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FamilyAnswer, Lawyer
Category: Family Law
Satisfied Customers: 28043
Experience:  10 + years of handling Family Law, Divorce, Child Custody and Child Support cases
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I have a 12 year old who my ex boyfriend finally wants joint

Customer Question

Hello. I have a 12 year old who my ex boyfriend finally wants joint custody. He does pay child support. When we first got together he was very abusive and I even had an order of protection filed against him and even went to jail for the night. I've never trusted him again. I have been married for 9 years and my husband has played a father figure in his life. My mom has always gone behind my back to talk to my ex boyfriend and now he's seeking for joint custody which I will be fighting all the way. Is there anything I can do?
Submitted: 1 year ago.
Category: Family Law
Expert:  FamilyAnswer replied 1 year ago.

Good afternoon. Yes, you can contest and object to it. When you do, you want to show it is in the best interest of your 12 year old, to remain with you and to simply allow the father additional visitation, if he desires. When there is a dispute about custody, the court sometimes refers the parents to internal court mediation services. This process gives the parents an opportunity to reach an agreement regarding custody and related issues; however, if the parents are unable to agree on custody, the court will decide for them. In every case, the court must decide custody based on a determination of the best interests of the child. State law provides guidance to the courts by listing factors that the court should consider. These include such things as the wishes of the parents, the child's wishes, how the child interacts with each parent and any other children in the family, the health of each person involved, the child's adjustment to home, school and community, which parent primarily has provided care for the child in the past and which parent is more likely to allow the child to have frequent and meaningful contact with the other parent.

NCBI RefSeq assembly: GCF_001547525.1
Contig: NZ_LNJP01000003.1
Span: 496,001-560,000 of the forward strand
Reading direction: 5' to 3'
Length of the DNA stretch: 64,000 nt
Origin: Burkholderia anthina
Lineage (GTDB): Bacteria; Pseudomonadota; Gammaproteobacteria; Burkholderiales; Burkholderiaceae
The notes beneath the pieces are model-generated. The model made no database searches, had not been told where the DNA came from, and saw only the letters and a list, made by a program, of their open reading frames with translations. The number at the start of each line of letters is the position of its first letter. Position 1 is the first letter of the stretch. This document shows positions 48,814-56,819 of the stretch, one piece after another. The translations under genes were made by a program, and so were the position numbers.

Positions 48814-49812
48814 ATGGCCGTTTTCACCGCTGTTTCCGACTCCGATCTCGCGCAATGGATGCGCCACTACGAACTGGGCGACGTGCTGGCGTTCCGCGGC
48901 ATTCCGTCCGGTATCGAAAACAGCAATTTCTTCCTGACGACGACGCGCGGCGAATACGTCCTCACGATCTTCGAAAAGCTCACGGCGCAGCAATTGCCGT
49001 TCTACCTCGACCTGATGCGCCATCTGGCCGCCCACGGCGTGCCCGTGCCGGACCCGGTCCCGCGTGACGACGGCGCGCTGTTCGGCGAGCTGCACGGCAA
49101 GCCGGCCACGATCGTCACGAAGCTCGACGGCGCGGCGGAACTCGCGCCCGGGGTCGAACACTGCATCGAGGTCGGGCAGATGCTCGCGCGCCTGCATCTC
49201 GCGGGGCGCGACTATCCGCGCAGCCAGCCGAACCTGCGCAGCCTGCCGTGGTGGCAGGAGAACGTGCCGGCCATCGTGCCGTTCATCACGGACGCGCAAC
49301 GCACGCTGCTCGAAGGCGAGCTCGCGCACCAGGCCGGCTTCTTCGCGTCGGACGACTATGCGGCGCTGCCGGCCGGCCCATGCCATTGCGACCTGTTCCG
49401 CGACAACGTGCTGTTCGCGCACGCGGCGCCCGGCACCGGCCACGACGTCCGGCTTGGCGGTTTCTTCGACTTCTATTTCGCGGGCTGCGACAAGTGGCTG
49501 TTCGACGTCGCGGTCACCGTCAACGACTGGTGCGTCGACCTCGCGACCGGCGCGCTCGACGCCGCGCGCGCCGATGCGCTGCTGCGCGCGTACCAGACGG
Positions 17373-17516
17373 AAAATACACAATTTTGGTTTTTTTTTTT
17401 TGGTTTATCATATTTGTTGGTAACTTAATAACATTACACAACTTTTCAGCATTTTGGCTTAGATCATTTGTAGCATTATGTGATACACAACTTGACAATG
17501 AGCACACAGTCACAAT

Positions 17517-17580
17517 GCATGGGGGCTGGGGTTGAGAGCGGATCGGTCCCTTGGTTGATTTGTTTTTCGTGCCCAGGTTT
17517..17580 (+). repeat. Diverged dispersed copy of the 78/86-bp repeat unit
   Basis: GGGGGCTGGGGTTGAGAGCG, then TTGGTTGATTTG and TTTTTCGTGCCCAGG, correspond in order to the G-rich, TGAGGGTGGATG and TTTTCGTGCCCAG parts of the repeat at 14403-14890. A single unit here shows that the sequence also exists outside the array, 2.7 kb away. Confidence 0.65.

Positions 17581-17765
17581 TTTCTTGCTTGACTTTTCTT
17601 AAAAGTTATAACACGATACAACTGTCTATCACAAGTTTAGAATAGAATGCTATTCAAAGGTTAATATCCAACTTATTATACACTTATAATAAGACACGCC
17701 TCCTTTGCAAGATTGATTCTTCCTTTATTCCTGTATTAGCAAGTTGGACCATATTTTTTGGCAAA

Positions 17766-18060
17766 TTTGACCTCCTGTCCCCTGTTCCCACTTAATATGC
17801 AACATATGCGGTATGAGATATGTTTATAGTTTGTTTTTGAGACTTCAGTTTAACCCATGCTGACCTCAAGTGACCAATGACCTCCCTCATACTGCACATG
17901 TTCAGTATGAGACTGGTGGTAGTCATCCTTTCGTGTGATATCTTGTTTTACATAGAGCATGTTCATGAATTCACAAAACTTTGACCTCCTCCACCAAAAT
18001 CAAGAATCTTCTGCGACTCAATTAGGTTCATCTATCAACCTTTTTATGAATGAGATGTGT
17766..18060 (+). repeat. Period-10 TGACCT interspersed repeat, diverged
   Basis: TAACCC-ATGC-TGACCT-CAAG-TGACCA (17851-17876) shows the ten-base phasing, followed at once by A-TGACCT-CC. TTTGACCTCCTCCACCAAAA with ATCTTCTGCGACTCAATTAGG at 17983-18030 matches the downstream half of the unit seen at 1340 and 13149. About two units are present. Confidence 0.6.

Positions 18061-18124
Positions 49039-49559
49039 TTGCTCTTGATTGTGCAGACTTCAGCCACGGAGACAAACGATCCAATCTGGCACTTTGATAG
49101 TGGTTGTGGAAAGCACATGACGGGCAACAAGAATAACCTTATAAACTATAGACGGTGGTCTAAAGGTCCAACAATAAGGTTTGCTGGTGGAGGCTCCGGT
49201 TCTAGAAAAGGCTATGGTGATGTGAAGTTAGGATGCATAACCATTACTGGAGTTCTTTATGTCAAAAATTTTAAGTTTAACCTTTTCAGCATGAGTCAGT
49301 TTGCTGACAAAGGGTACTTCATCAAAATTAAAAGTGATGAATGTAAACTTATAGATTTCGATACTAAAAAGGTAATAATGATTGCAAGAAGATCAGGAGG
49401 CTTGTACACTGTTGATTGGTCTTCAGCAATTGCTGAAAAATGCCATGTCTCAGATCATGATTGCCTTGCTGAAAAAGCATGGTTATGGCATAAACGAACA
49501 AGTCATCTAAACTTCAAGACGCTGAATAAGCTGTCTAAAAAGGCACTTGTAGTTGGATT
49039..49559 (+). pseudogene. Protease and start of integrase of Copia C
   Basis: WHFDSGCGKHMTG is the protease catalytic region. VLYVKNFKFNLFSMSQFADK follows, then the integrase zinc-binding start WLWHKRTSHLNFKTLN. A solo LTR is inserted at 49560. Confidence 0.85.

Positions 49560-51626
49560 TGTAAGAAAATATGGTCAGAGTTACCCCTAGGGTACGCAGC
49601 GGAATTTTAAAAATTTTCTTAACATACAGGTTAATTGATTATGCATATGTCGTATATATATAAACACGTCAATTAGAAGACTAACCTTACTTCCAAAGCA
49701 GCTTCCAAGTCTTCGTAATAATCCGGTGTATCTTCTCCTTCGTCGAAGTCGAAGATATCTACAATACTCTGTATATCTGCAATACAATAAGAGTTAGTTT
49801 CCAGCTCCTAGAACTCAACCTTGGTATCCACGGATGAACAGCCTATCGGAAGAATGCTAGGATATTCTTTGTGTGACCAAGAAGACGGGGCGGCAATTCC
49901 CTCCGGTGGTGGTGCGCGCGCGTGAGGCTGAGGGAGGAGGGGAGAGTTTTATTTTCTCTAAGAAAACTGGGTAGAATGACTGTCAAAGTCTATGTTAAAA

The court also must consider whether there has been domestic violence in the family, drug or alcohol use by a parent or other circumstances that may endanger the child's physical, mental, emotional or moral health. The court will presume that an award of custody to a parent who committed an act of domestic violence is contrary to the child's best interests.

This is everything you also want to use and address, so the Judge keeps the child with you. Moreover, if you think he has a motive ( such a not having to pay child support then), address it as well and talk about how much time he currently spend with the child.

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Expert:  FamilyAnswer replied 1 year ago.

I just wanted to follow up and see if you had any other questions or needed me to clarify something. I am here to help, so please let me know. Thanks!